Race to the bottom: Minnesota’s health care gap


Here’s one of those Minnesota ironies highlighting yet another gap in our community: While Minnesota ranks among the best in overall health quality, we have one of the nation’s largest health quality gaps by race. This is a critical issue state policymakers and key stakeholders must address when formulating Minnesota’s Health Insurance Exchange, which the Affordable Care Act requires be passed by January 2013.

As those following the Affordable Care Act will attest, we’ve already begun to see positive impacts of the ACA in Minnesota. And the Health Insurance Exchange Advisory Task Force—a Governor-appointed, 17-member conglomerate of health care providers, payers, legislators, nonprofit directors, and other key stakeholders—represents a positive method of improving how the state’s health care system serves all Minnesotans, including checking corporate interests by limiting medical companies’ control over the process.

Minnesota can pride itself on this progress, on boasting America’s Health Rankings’ “Healthiest State” honor 11 times since 1990, and on the Health Care Exchange Advisory Task Forces’ recent confrontation of Minnesota’s worst white elephants: The facts of having both the worst achievement gap in the county, and one of the highest rates of racial disparity within its health care system, particularly among its inner-city poor.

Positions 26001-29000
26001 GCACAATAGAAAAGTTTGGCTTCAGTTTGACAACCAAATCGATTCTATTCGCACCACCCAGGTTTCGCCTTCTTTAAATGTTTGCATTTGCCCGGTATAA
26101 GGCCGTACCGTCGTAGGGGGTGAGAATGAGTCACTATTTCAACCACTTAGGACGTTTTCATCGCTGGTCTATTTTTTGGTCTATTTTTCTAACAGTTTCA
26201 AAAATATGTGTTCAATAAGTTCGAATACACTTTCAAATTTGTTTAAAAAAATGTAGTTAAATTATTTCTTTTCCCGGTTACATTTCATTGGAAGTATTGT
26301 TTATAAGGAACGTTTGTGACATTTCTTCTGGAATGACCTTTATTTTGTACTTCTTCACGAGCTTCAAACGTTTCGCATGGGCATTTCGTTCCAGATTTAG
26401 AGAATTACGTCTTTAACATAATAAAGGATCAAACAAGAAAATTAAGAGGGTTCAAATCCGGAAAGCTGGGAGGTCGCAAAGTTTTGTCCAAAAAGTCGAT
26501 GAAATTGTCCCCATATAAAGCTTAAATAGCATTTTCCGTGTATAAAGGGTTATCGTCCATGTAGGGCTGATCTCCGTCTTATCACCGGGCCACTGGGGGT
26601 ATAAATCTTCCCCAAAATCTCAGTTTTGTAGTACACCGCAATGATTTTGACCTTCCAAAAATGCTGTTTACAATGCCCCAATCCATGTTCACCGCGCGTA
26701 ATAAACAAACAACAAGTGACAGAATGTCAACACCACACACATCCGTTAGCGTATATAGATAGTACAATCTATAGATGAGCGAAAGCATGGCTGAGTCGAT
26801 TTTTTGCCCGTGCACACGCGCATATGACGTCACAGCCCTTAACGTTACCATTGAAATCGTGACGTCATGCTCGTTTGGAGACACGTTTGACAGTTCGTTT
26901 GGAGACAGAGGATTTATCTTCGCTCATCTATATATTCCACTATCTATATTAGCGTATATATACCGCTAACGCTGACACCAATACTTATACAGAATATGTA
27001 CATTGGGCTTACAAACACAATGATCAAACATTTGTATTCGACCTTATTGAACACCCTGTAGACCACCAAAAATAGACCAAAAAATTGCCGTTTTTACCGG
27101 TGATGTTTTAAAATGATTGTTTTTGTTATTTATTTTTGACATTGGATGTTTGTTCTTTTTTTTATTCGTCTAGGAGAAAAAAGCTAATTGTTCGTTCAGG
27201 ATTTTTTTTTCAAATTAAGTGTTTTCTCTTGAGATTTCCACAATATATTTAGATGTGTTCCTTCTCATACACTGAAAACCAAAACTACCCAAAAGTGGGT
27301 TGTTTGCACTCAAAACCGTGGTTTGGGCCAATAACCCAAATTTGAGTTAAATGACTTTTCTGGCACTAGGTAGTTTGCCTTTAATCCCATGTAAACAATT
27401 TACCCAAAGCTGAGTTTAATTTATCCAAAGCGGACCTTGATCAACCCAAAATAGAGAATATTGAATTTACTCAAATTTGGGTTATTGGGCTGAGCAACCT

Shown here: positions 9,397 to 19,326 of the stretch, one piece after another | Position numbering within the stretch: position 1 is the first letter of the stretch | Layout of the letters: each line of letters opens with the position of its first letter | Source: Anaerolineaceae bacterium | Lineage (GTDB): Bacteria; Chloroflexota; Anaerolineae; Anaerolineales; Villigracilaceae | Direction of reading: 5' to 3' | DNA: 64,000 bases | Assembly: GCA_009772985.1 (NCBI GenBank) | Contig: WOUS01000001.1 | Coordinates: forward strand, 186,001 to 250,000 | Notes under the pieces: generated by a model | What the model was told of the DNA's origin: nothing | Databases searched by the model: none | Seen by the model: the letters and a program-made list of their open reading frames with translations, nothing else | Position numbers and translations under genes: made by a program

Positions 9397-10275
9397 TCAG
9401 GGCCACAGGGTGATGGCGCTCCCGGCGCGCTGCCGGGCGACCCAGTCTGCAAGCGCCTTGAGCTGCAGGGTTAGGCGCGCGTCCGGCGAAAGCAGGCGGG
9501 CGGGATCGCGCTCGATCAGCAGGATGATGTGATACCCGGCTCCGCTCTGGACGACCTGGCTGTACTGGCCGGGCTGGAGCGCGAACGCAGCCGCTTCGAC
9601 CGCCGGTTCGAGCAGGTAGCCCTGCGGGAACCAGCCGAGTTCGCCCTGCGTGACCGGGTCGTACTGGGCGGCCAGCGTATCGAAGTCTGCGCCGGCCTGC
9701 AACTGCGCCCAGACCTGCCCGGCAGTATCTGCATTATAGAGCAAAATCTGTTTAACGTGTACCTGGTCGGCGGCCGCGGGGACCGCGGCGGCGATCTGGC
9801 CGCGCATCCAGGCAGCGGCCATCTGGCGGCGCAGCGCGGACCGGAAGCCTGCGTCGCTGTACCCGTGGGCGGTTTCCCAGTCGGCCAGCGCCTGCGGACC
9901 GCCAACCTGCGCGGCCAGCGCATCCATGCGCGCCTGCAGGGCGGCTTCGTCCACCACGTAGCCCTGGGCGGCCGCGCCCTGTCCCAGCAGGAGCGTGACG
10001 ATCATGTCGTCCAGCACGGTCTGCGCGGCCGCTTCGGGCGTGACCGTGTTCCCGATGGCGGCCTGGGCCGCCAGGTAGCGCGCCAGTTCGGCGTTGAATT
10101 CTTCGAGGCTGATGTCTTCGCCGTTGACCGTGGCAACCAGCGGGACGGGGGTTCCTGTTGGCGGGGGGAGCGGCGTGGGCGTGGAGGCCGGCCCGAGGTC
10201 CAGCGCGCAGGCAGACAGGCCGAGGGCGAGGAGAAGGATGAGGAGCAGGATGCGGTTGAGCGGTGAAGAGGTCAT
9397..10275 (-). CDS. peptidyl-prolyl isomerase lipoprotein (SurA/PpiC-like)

How does this manifest?

According to the Minnesota Department of Health’s most recent “Immunizations and Health Disparities” report:

  • On average, African American citizens live shorter lives and have poorer health outcomes when compared with white counterparts, which reflects the national trend.
  • American Indian death rates are two and a half to three and a half times higher than death rates for Whites for most age groups.
  • Death rates for African Americans are more than one and a half times higher than Whites in most age groups.
  • African American infants display disproportionately higher low-birth-weights and infant mortality rates than other racial groups.
  • Women of color were two to three times as likely to receive no prenatal care or inadequate prenatal care, compared with only 2.3% of white women who received inadequate or no care.
  • The Hispanic teen birth rate is nearly three times the white teen birth rate.

The inequalities extend vastly beyond these illustrations, and we should congratulate the Health Insurance Exchange Task Force’s movement to deal with them as a stride in the right direction. As Minnesota becomes an increasingly diverse land of hundreds of cultures, policy-makers and activists must fight to ensure that initiatives combating these disparities preserve their funding this session, that the upcoming insurance exchange focuses on increasing minorities’ access and awareness around health care options, and that racial parity and cultural responsive solutions are prioritized under the new health care system.